The week started with some fine sunny weather, giving way to some breezy conditions, associated with a front that brought north-west winds and a hoped-for rush of birds. While Higbee Beach has certainly stuck to its reputation for providing us with an early morning rush of night migrants, the best activity for avid birdwatchers has most consistently been around CMBO's Northwood Center where, for some reason as yet not fully understood, birds seem to gravitate during the course of the day. Visitors and locals alike are enjoying great close-up views of a great range of warblers - including a handful of Cape May Warblers, which always seem to prefer either the red cedars or the Siberian Elms; good locations for them are either at the front of the Northwood Center, or just around the corner on the other half of East Lake Drive, where a group of three Siberian Elms hang out over the road.
This week, the Avalon Seawatch started and we welcome Skye Haas to our seasonal team. The seawatch begins September 22nd every year and continues to December 22nd, so do be sure to include it in your rounds if you are here for a few days. This summer has seen repeated viewings of Humpback Whales off the Cape May coast, seemingly due to larger than usual numbers of young Atlantic Menhaden feeding here, and Humpback sightings continued from the Seawatch early this week.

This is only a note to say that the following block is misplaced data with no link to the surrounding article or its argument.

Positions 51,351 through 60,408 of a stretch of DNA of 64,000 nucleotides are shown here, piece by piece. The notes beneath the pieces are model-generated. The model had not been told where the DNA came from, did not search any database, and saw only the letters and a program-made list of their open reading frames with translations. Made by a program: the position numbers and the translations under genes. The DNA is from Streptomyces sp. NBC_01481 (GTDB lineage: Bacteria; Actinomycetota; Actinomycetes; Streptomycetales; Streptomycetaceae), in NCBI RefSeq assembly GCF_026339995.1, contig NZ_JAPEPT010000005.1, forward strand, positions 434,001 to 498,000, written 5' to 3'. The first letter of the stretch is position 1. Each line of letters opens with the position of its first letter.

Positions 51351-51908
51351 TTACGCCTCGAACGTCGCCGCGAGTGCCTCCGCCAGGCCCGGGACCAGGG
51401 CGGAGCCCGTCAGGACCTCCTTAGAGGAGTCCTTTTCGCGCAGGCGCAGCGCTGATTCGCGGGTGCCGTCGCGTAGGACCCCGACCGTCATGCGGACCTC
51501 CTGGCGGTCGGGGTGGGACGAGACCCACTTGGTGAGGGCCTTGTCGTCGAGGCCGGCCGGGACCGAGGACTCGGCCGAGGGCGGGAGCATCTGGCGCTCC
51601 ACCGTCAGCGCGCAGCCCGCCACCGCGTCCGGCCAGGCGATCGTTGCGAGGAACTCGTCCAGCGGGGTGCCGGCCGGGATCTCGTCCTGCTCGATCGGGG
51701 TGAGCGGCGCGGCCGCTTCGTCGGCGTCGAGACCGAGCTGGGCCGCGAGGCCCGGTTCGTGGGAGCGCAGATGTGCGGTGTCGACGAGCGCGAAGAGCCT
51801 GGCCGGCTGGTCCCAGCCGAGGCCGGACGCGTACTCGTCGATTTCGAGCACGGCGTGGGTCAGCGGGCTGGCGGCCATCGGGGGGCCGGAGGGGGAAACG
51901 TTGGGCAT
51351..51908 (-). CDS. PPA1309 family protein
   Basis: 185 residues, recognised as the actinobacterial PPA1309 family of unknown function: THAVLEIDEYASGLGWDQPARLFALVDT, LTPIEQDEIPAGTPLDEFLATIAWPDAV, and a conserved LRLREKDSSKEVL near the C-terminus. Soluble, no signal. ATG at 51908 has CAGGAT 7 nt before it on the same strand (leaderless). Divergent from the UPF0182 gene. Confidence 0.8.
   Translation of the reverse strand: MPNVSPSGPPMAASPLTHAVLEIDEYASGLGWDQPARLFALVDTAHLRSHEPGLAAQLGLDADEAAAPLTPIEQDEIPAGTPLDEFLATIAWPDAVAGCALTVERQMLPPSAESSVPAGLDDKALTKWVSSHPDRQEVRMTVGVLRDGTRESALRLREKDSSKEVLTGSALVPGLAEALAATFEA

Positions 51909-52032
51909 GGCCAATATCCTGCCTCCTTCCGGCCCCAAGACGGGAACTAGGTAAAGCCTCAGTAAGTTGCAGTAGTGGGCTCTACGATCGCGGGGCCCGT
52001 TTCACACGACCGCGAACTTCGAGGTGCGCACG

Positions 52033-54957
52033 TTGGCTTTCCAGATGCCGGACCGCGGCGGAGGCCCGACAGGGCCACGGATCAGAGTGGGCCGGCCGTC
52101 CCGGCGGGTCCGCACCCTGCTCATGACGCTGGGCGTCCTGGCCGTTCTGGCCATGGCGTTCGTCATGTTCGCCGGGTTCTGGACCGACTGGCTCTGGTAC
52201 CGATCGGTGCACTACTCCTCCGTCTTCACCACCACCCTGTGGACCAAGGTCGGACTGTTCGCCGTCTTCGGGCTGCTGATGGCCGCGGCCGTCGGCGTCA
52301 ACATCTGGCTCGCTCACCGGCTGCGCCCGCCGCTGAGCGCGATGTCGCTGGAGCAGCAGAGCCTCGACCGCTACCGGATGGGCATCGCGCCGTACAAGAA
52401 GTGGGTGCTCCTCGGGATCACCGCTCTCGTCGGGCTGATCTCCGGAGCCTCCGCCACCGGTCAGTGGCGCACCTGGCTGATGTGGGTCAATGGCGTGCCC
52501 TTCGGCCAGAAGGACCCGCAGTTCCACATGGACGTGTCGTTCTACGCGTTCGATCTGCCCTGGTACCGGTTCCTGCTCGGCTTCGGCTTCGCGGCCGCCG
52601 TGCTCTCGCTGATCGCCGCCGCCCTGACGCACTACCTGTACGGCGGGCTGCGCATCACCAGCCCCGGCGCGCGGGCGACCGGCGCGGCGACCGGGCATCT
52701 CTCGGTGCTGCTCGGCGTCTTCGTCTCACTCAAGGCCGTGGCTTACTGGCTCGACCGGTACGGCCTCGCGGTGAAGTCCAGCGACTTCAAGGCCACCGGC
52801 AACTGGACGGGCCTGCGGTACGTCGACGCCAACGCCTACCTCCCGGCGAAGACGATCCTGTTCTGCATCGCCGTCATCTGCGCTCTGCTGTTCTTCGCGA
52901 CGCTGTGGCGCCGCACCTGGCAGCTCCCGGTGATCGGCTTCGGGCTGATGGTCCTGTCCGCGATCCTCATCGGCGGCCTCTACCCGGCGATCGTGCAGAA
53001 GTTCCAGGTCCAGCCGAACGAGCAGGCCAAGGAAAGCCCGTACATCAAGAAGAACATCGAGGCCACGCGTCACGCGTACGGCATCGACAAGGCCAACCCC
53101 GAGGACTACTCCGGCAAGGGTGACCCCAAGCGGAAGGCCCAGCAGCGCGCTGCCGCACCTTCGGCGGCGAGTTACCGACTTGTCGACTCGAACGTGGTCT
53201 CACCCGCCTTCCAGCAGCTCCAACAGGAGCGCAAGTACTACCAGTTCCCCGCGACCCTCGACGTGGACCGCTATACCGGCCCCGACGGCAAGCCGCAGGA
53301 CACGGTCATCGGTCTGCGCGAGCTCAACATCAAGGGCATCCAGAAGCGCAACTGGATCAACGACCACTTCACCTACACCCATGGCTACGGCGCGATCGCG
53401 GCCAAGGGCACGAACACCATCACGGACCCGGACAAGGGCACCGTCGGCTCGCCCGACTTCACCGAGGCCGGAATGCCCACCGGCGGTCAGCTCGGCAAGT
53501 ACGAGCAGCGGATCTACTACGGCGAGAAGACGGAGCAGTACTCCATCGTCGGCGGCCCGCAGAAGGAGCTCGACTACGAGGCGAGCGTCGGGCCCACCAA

As wet and windy weather lashes my office window today, I'll leave you with a few recent photos to highlight Cape May's wonderful diversity...
Now is the time to enjoy the annual spectacle of Tree Swallows at Cape May. Flocks numbering several thousand birds can be found regularly at this time of year as the birds gather to feed in great swarms on bayberry fruits. Favored locations include Avalon (above), Two-mile Beach and South Cape May [photo by Carrie Bell].
Tree Swallows lined up on roadside wires look impressive, but the flock comes to life when the birds periodically swirl around overhead [photo by Carrie Bell].
Wild Turkeys continue to be a feature of Cape May and this bird was enjoying the comfort of a car on Seagrove Avenue recently! Flocks of up to 30 birds have been reported recently from New England Road, while several birds are now regularly being seen around Cape May Point [Photo by Pat King]
Since it's a rainy day today, there's been much interest in our Monarchs that are hanging out (literally!) and having a quick metamorphose at the Northwood Center. It was wonderful to share the experience of watching this Monarch emerge from its chrysalis with some visiting kids - nature through the eyes of youngsters is truly inspiring and magical [photo by Mike Crewe].